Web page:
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Celtic Faire draws thousands to popular event despite triple-digit heat

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By the time the gates opened at 11 a.m. on June 19 at the Calaveras County Fairgrounds, the temperature had already topped 100 degrees. But that didn’t stop die-hard Celtic enthusiasts from turning out in droves.

The 35th Annual Celtic Heritage Celebration returned to Angels Camp for the first time in several years, bringing people from all over to participate in dance, drink, food and fun.

“The majority of people who bought tickets were from Sacramento,” said the event’s organizer Patrick Karnahan. “Angels Camp and Sonora were number five on that list.”

Over the course of the weekend, about 4,200 people attended the faire, though Karnahan said they were hoping for closer to 7,000 based on online ticket sales. Still, it’s a good number despite the blistering heat, especially on June 19.

“I’m amazingly happy with the number of people that came out, even in 108-degree weather,” Karnahan said.

People sought relief from the heat in the numerous shade trees around the fairgrounds or in the event halls, where vendors were set up and bands played various kinds of Celtic-style music. Not all of the halls had air conditioning, but Karnahan and staff worked together to create makeshift swamp coolers to bring inside temperatures down.

“It was still warm in there,” Karnahan said. “It made it hard on vendors because they rely on computers to do their work.”

Those vendors came from places like Los Angeles, Arizona and Colorado. There were around 70 in all, which was on par for year’s past.

One of the reasons for returning to Calaveras County to hold the event instead of in Tuolumne as they have done for the past few years was the parking. There’s enough space at Calaveras County’s grounds to accommodate ample parking, Karnahan said. In Sonora, the event relied on sponsorship from Black Oak Casino to provide shuttles to transport people from various parking lots around the town.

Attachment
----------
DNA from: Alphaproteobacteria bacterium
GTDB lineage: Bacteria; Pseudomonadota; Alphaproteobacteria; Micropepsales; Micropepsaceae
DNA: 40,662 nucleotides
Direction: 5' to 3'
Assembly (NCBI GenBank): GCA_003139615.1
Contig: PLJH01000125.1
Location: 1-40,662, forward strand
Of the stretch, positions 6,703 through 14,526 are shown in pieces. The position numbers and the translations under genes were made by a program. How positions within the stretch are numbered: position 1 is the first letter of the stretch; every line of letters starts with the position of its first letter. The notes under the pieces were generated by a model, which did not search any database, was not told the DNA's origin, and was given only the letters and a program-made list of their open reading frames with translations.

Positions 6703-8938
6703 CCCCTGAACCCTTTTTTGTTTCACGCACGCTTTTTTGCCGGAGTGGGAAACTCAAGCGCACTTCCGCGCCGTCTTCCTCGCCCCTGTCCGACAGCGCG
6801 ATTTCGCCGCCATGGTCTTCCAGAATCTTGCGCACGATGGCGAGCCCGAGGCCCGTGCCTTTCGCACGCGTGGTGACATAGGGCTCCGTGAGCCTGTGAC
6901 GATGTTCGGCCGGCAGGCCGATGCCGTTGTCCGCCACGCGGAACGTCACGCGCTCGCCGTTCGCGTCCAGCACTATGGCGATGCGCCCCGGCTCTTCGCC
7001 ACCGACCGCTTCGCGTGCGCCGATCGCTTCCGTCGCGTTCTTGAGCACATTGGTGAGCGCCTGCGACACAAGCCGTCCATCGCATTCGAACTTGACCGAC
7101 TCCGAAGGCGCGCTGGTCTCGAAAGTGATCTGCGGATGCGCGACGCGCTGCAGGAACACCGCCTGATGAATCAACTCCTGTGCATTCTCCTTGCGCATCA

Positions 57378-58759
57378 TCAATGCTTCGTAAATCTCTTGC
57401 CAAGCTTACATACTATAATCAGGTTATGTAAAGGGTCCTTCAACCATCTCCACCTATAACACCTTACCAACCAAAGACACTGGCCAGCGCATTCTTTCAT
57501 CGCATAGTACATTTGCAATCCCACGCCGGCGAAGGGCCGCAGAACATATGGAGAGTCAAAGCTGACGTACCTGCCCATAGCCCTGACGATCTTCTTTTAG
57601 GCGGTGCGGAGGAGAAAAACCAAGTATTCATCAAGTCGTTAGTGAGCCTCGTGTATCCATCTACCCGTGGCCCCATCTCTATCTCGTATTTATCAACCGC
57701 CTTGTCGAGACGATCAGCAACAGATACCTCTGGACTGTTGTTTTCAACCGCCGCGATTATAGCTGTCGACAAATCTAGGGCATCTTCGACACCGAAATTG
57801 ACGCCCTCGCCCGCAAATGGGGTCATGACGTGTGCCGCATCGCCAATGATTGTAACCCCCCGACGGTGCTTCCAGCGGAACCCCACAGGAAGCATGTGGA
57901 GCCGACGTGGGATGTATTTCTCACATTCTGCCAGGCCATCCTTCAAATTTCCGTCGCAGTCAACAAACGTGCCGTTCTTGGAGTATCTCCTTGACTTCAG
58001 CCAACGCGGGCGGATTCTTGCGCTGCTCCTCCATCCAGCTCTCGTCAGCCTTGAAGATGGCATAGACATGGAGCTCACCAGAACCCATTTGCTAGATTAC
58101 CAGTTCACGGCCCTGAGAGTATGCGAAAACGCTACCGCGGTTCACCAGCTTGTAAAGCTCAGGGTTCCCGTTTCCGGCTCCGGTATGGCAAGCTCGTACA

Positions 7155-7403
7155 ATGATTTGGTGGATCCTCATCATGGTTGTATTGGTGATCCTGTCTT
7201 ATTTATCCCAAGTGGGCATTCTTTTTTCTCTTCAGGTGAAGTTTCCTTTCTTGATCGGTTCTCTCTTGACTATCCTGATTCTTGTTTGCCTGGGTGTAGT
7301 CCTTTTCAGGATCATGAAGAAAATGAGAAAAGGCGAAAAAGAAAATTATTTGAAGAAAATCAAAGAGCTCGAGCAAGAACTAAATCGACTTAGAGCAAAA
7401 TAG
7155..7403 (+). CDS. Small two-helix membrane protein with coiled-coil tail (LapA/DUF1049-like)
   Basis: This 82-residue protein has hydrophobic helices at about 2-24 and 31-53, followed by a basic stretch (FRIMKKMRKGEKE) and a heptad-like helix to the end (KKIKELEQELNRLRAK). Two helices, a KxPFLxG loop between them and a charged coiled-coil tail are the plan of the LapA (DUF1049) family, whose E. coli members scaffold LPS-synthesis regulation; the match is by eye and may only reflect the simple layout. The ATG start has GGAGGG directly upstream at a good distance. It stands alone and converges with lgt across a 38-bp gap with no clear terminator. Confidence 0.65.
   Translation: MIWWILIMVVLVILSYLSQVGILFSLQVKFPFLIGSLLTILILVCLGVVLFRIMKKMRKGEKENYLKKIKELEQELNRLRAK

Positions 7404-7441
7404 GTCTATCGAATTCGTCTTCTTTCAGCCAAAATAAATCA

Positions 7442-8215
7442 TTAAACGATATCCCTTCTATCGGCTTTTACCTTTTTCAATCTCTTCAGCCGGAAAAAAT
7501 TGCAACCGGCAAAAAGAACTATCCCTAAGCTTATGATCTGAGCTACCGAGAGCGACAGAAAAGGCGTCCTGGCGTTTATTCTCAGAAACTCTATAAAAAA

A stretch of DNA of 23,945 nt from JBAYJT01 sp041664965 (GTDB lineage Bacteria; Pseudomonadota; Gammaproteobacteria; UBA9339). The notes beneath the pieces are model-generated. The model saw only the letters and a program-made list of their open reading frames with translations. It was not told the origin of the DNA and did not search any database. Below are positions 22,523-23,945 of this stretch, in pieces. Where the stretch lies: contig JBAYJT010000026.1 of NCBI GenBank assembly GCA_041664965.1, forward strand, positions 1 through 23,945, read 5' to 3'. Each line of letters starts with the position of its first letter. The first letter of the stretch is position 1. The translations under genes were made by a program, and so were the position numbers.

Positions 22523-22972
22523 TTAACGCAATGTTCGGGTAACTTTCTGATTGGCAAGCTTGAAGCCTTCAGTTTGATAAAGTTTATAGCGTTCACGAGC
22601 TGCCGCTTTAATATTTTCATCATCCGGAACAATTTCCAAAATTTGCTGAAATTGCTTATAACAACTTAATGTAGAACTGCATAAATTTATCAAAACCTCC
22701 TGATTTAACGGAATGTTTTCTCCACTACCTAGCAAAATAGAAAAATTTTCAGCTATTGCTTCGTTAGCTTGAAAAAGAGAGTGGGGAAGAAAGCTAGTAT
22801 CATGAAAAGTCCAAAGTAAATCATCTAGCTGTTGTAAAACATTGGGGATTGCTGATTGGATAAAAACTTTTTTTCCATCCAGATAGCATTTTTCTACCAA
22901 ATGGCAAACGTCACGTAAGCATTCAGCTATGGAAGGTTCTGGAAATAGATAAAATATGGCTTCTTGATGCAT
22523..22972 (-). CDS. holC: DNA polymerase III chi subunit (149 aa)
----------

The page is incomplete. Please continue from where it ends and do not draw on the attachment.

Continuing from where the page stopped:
The other reason for returning was local fairground management.

“This fairground’s manager (Laurie Giannini) is wonderful to work with,” Karnahan said. “More importantly is the staff. They were helping us bringing fans in. They would be the first to say, ‘What can we do?’ They were very accommodating.”

Typically, the event is held in March. Last year, it was held the weekend of March 7-8, right before everything was shut down due to COVID-19, which is the same reason it couldn’t be held in March of this year. The reason organizers decided on the June date was based on last year’s temperatures, which weren’t anything as bad as the scorching heat felt this past weekend.

“I can just imagine how (the turnout) would have been if the weather has been temperate,” Karnahan said. “It’s good to know going into March of 2022 how many people will turn out.”

Next year’s event will be held in the same location on March 11-13. For those that missed this year’s faire but don’t want to wait until 2022’s event, Karnahan said they will be holding a two-day event in October celebrating All Hallow’s Eve and Day of the Dead. On Oct. 30, a Celtic New Year event will have similar offerings to the Celtic Faire, and Oct. 31 will be focused on the Day of the Dead.

Overall, Karnahan is happy with the event and how many came out to support it.

“To me in my mind, we were successful,” he said.



When I'm not immersed in the news, I am usually found running with my wife or working out. I've had a passion for the news, especially the comics, since I was 9 years old. I've worked in almost every facet of the news arena.

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